Hashimoto’s and gluten: the benefits of going gluten-free
Struggling to lose weight with Hashimoto’s? Thyroid medication not improving your symptoms? It’s most likely an intolerance to gluten.
Many clients who’ve come to me with similar issues have seen positive results when they give up gluten and follow the anti-inflammatory Keto Girl Method. From weight loss to reduced medication – it can make a huge difference to your life.
Read on to find out more about Hashimoto’s and gluten – and whether a gluten-free diet is the next step for you.
What is Hashimoto’s?
Hashimoto’s (or Hashimoto’s thyroiditis) is an autoimmune disorder that impacts your thyroid. That’s the butterfly-shaped gland found just below your Adam’s apple at the base of your neck.
Your thyroid produces important hormones (triiodothyronine and thyroxine) that support lots of functions in the body. These include controlling your metabolism, heart rate, muscle control and brain function.
For people with Hashimoto’s, their immune system attacks the thyroid, causing their hormone levels to become too low. This often leads to hypothyroidism where the thyroid is unable to make enough hormones for the body.
It’s not exactly sure why this happens (many believe genetics, sex hormones and environmental factors play a role) but research has shown a lack of or too much iodine can be a contributor.
Symptoms of Hashimoto’s
Not all people experience the same symptoms of Hashimoto’s and it may take a few years for them to develop. It’s therefore important to see your doctor to get a diagnosis.
Common side effects include:
- Muscle aches or weakness
- Weight gain
- Hair loss
Hashimoto’s is more common for women, and irregular menstrual cycles can also be a symptom.
So what can you do about it?
Hashimoto’s and gluten – making a change to your diet
Many women with Hashimoto’s experience symptoms, even if they take medication. That’s because the things we eat have a huge impact on our antibodies – and one of the biggest influencers is gluten.
To fully understand the negative impacts of gluten on Hashimoto’s, we need to delve into what gluten actually is.
What is gluten?
Gluten is a naturally occurring protein found in wheat, rye, barley and other grains. It helps foods to maintain their shape, forming an elastic, chewy texture. Because of its culinary benefits, it is often found in processed foods, some of which you may find surprising.
So how does this relate to Hashimoto’s?
Because it has a similar molecular structure to that of thyroid tissue, it’s thought that gluten can trigger a thyroid attack.
People with Hashimoto’s tend to have a higher level of antibodies so when they eat gluten, their body remains in a constant ‘battle mode’, making it over sensitive and further prone towards autoimmunity.
Those with autoimmune conditions such as Hashimoto’s are more likely to develop celiac disease where gluten sensitivity is most common. This is where the antibodies attack the gut, skin and neurological tissues after gluten is detected.
If you test positive for celiac disease you will definitely need to go gluten- free, so it’s worth getting tested if you haven’t already.
A gluten-free diet can ease Hashimoto’s symptoms
Even if you don’t have celiac disease, going gluten-free can still improve symptoms of Hashimoto’s.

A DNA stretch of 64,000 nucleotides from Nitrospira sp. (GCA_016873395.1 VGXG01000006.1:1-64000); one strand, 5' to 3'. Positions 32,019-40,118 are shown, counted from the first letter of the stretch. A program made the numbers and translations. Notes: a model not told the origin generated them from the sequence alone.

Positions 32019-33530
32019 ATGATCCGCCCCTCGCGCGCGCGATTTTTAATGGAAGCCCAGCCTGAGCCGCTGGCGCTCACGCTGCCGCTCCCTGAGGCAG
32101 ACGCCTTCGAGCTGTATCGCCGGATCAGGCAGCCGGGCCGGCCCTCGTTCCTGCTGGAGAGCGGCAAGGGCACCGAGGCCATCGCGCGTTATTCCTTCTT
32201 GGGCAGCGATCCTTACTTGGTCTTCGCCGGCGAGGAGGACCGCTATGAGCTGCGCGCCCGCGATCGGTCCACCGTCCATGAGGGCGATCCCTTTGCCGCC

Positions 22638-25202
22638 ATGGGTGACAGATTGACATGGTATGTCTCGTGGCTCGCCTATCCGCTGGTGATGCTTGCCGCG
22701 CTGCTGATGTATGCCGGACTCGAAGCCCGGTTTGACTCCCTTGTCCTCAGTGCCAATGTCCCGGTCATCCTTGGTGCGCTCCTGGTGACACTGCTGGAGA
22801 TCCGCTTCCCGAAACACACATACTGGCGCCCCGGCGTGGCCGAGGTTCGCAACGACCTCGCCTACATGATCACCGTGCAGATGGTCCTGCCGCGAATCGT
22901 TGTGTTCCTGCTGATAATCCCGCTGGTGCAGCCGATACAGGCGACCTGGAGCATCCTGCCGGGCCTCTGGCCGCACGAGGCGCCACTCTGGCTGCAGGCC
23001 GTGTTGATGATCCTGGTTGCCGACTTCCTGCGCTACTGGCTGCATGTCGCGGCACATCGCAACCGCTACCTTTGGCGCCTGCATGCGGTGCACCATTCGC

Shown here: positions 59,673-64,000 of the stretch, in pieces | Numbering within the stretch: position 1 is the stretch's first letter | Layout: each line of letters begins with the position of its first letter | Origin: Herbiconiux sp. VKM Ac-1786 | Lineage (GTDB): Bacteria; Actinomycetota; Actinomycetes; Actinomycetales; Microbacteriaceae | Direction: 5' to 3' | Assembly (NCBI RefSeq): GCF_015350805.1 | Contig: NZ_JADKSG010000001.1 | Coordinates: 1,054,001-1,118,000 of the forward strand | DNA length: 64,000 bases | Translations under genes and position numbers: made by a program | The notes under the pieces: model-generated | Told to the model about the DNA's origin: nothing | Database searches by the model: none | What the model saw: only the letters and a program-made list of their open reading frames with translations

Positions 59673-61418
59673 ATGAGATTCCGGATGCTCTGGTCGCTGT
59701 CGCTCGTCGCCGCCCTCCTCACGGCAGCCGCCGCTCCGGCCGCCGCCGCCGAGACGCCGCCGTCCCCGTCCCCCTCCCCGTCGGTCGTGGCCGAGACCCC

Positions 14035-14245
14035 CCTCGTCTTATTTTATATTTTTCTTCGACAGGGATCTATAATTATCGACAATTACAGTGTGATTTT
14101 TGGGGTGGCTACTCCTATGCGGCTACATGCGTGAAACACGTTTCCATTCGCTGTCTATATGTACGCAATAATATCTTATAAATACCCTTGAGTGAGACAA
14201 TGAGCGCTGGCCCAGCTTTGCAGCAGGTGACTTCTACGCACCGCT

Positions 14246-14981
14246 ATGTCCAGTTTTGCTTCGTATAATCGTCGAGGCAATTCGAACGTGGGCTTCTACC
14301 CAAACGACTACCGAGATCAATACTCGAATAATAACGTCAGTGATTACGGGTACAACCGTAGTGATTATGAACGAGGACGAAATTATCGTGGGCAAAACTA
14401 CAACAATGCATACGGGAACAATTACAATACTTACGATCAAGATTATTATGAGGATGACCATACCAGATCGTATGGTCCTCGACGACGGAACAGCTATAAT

Gluten is sometimes shown to slow your metabolism, meaning you feel hungry and unfilled. By replacing gluten with other nutrients, you’re less likely to have uncontrollable cravings and unwanted weight gain.
Here’s the lowdown on what to eat and what to avoid with Hashimoto’s:
Foods to avoid
There are three main forms of gluten; wheat, barley and rye. A newer grain known as triticale is also a form of gluten which is sometimes used in breads, pasta and cereals.
Each of these ingredients can be found in a mixture of foods which should be avoided or swapped for gluten-free alternatives:
- Bread and baked goods
- Salad dressings
- Food colouring
- Processed foods such as chips, crackers and snacks
It won’t always be obvious which foods are made with gluten, so always check the ingredients label.
When it comes to eating oats, most medical experts recommend only consuming those labelled gluten-free. While oats don’t technically contain gluten, they are often grown side by side with wheat, barley or rye, and are therefore easily contaminated.
What about Keto?
Some ‘keto snacks’ still contain gluten so always check the ingredients label. It could be listed as wheat flour, or found under allergies. It’s always best to avoid highly processed snacks where possible or opt for gluten-free options.
Foods to eat
There are many delicious and beneficial foods to eat that will help to support a healthy immune system. This includes anti-inflammatory foods and iron.
Below is a selection of gluten-free ingredients you can eat if you have Hashimoto’s:
- Gluten-free grains such as brown rice, buckwheat and quinoa
- Proteins: meats and tofu
- Healthy fats: olive oil, nuts, almond/coconut milk, fatty fish
- Foods rich in iron
Going gluten-free with Keto Girl
Need help with managing your Hashimoto’s? Want to get off thyroid medication?
If you’re regularly experiencing fatigue, bloating, cramps or anxiety, I’ve got your back!
Many of my clients come to me with gut issues and uncontrollable weight gain, despite making changes to their diet. That’s why I created the anti-inflammatory Keto Girl Method, a simple, step-by-step action plan that helps you to lose weight by addressing your individual root cause.